Organic Matter Intake
Summer Grazing Season
Nitrogen Free Extract
acid detergent fiber
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CitationRao, M. R., Harbers, L. H., & Smith, E. F. (1973). Seasonal change in nutritive value of bluestem pastures. Journal of Range Management, 26(6), 419-422.
PublisherSociety for Range Management
JournalJournal of Range Management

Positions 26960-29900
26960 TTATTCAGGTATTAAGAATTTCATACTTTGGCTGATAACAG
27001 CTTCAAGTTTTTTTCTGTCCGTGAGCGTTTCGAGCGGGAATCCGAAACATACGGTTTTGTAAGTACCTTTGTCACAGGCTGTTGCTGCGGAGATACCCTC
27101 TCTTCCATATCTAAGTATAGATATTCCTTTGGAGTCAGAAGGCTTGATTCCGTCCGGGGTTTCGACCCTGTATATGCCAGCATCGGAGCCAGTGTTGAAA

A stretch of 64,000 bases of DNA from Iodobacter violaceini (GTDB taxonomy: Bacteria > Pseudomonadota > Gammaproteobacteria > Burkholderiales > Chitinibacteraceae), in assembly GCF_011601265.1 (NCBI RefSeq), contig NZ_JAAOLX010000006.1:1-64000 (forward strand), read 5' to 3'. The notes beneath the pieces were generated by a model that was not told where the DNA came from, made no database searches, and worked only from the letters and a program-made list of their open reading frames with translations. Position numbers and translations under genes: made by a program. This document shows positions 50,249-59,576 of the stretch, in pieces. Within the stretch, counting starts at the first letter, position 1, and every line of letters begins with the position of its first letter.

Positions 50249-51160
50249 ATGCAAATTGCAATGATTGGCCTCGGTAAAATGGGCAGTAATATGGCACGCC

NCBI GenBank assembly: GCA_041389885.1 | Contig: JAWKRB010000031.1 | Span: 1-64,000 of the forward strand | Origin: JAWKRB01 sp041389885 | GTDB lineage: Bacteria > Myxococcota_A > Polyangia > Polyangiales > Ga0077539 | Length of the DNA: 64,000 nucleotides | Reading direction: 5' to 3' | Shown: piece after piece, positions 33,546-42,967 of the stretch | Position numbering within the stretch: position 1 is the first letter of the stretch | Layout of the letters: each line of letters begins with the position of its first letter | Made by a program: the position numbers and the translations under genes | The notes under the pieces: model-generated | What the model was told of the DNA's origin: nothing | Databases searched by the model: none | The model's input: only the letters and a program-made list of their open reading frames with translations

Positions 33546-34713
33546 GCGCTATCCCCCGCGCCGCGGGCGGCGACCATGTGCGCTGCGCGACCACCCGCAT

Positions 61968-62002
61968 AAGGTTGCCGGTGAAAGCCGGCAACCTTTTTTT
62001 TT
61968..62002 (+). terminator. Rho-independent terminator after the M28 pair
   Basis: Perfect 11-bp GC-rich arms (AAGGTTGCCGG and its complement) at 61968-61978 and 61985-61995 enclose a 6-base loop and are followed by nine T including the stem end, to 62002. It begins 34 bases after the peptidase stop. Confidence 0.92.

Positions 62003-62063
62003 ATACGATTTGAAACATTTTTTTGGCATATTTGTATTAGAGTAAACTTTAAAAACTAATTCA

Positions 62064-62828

AbstractEsophageally fistulated steers were used to determine organic matter intake and digestibility of bluestem pastures during the summer grazing season. Following a 48-hour total fecal collection period, esophageally fistulated steers were used to collect grazed samples of native pastures during June, July, August, September, and October. Esophageal samples were higher in ash and crude protein and lower in crude fiber, N-free extract, and acid detergent fiber than were hand-clipped samples. In vitro dry and organic matter digestibilities were higher in forage collected by cattle than in hand-clipped forage. Multiple regression equations were developed to predict in vitro digestibility. Only crude protein and acid-detergent fiber were highly correlated with digestibility. Average daily intakes of organic matter, digestible crude protein, and digestible energy by steers on pasture were estimated from fecal nitrogen regression established from hay trials. Protein apparently became limiting about mid-July and energy in late August. The positive effects of burning were increased forage yield and weight gain with lowered lignin content.